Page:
Note: Word studies such as this is a wonderful way to learn from scholars who have unearthed facts about
linguistics and etymology and bring to light insights and perspectives that would otherwise be missed. However
the study of biblical terms within the background and context of ancient worlds and cultures do pose a risk.
For the uninformed, the risk is assuming that a term always has a certain technical meaning. Language is not
so rigid, and one must bear in mind the context of the passage to fully appreciate the beauty and meaning of a
Jewish translators used Koine Greek terms of the pistis word group in the process of translating the
Hebrew root ’āman, and its derivatives (i.e. ‘ēmūn, ‘ĕmûnâ, ‘ĕmet, etc) into Greek
for the Septuagint (Greek Old Testament).
Pistis: This Greek term means essentially "faith" or "a trustful human response to
God’s self revelation via His words or actions."
The Greek term, pistis, is used in the following places of the Septuagint:
1 Samuel 21:2;
2 Kings 12:15;
1 Chronicles 9:22, 31;
2 Chronicles 31:12, 18;
Hosea 2:20 and
When used in the New Testament, it was not until after the resurrection of Christ, that the
gospel became a tradition of teaching which laid claim to be received by faith. This call for pistis in
the name of God involved the renunciation of existing cult piety and rabbinical teaching.
Grammatically, when pistis appears with the definite article, it is often in reference
to particular Christian beliefs and is understood as "the faith" (i.e.
1 Cor 16:13).
It is about a saving faith based on the historical event of Jesus’ crucifixion and resurrection and promise of
future salvation for the believing human being.
Pisteuō: Derived from "pist-", this Greek verb means "believe" or "trust."
The Greek term, pisteuō, is used in the following places of the Septuagint:
Exodus 4:1, 8;
1 Samuel 3:21;
1 Kings 10:7;
2 Kings 17:14;
2 Chronicles 9:6;
Jonah 3:5 and
When used in the New Testament, pisteuō is consistently in reference to the saving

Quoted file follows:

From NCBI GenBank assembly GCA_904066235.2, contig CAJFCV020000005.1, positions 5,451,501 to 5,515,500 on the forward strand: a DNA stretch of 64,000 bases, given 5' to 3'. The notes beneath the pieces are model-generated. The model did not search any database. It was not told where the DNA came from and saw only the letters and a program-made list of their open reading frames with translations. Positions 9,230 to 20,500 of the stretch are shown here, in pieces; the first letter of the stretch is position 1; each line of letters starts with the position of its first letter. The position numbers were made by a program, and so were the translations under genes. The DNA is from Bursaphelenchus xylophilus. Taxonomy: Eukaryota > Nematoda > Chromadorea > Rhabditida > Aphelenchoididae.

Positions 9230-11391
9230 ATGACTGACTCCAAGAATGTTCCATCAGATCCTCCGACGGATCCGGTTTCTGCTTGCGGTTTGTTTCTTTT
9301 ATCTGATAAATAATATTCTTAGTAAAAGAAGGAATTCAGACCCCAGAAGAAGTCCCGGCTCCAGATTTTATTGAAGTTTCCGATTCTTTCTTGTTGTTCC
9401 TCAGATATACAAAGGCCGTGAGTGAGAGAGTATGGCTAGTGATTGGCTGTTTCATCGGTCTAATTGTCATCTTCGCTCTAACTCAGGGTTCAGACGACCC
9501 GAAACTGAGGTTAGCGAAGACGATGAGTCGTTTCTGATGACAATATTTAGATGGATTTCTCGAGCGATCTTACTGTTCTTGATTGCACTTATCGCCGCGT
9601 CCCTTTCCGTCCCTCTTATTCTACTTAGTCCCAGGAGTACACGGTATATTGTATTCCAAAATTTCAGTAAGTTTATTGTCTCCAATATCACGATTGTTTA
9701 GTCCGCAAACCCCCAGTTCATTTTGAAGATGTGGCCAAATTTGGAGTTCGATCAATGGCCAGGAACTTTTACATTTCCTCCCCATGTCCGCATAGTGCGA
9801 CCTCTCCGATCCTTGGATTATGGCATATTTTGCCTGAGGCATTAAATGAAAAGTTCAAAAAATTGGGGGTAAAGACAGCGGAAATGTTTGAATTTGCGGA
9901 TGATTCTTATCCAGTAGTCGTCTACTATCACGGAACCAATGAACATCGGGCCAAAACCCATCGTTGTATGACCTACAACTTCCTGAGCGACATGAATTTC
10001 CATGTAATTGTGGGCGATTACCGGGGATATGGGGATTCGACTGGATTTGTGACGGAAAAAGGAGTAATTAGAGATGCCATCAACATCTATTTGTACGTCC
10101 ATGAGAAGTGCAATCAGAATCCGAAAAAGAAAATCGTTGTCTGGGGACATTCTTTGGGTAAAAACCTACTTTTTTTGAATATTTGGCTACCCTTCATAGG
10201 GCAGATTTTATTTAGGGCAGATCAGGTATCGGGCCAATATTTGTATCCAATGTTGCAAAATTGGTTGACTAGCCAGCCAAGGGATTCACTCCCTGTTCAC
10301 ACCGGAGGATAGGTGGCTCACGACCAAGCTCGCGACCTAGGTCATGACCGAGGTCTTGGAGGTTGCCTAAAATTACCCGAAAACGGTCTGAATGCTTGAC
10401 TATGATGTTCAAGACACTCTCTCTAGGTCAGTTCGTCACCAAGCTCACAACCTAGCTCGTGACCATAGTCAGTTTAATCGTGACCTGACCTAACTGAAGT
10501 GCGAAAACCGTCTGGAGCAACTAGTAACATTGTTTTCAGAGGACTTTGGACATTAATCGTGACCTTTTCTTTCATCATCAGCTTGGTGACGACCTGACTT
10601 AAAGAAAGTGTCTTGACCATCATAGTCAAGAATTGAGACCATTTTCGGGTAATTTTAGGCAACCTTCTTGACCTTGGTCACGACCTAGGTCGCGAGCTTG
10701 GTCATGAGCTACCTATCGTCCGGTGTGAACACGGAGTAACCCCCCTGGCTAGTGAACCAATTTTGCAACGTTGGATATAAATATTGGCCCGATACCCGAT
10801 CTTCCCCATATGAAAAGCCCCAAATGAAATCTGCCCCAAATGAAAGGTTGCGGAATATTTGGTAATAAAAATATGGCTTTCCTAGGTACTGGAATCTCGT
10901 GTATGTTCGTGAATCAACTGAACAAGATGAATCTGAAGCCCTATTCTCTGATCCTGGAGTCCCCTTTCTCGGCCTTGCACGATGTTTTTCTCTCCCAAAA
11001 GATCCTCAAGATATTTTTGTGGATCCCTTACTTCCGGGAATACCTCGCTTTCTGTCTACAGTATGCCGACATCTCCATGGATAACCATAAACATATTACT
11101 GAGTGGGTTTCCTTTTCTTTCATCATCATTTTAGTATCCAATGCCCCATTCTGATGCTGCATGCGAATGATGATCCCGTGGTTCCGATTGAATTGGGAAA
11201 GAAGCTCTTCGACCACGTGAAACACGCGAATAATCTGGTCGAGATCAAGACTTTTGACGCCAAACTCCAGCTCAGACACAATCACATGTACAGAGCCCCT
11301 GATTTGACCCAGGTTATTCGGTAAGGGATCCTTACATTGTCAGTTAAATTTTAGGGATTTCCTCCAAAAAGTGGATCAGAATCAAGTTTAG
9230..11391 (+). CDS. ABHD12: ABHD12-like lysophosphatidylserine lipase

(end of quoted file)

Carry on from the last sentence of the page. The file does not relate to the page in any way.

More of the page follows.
faith and trust of a believer with a focus on the promises of God made through instruments such as Moses
(John 5:46), prophets
Acts 26:27), angels
Acts 27:25) and Scripture
Frequently pisteuō is used in combination with a Greek preposition forming pisteuō eis,
which means "believe in" (Gal 2:16;
3:18). This thought is not common in Greek nor in the LXX, which
call for faith as "believe that." This form of missionary preaching, "believe in," brings a focus on the object
of faith Jesus Christ Himself:
An event in the history of Jesus
(1 Thess 4:14;
A statement about Jesus
The New Testament Greek term, pistis, became the leading term describing the relationship between
human beings and God. It reflected the fact that the Old Testament Hebrew term ’āman was established as
an important term for the religious relationship. To turn to God, revealed in its proclamation, is "faith."
Pistis entails a personal relationship to Christ, analogous to the ’āman relationship with
God, yet different from it. In the Old Testament sense, faith in God meant obedience to the Law and trust in
God’s covenant faithfulness. In the New Testament sense, faith in Christ meant belief in His deity, trust in
His work of atonement and hope of future salvation. Faith acknowledges the truth of the past with a confidence
of the future.
1. Brown C, ed., The New International Dictionary of New Testament Theology, vol. 3,
Grand Rapids: Zondervan Publishing House, (1979).
2. Kittel G, Friedrich G, eds., Bromiley GW, trans., Theological Dictionary of the New
Testament, Grand Rapids: Wm. B. Eerdmans Publishing Co., (1968).
3. Brand C, Draper C and England A, eds., Holman Illustrated Bible Dictionary, Nashville:
Holman Bible Publishers, (1998).
4. Morrish G, A Concordance of the Septuagint, Grand Rapids: Zondervan Publishing House,
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